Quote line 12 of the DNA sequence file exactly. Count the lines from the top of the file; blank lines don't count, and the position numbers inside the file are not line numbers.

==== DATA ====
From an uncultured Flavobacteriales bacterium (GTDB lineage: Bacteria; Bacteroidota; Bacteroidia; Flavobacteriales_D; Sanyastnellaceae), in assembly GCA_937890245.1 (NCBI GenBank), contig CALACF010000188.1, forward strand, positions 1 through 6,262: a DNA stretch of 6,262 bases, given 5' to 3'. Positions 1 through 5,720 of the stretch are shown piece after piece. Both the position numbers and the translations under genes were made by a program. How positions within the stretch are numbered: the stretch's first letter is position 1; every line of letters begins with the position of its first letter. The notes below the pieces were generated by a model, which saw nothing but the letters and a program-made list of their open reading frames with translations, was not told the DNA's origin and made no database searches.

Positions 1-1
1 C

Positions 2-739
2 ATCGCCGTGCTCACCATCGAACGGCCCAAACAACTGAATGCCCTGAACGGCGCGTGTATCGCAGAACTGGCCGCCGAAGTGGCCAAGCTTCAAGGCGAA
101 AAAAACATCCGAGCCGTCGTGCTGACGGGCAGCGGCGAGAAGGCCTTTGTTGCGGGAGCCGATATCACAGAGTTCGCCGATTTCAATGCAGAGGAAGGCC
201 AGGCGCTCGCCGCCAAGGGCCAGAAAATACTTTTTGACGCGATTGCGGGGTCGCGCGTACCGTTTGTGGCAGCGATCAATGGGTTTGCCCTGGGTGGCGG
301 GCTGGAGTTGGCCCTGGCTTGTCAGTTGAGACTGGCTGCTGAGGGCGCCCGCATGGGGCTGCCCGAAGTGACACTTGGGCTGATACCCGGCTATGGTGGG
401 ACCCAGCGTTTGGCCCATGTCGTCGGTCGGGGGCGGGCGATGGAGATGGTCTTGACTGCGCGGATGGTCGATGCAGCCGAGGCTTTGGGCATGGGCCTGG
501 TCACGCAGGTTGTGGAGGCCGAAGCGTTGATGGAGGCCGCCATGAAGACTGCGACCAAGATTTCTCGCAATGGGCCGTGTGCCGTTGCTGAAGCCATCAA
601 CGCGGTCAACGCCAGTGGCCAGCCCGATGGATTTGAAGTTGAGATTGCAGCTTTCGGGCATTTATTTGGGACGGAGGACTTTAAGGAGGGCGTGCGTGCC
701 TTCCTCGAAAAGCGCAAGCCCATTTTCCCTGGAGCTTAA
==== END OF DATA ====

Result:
701 TTCCTCGAAAAGCGCAAGCCCATTTTCCCTGGAGCTTAA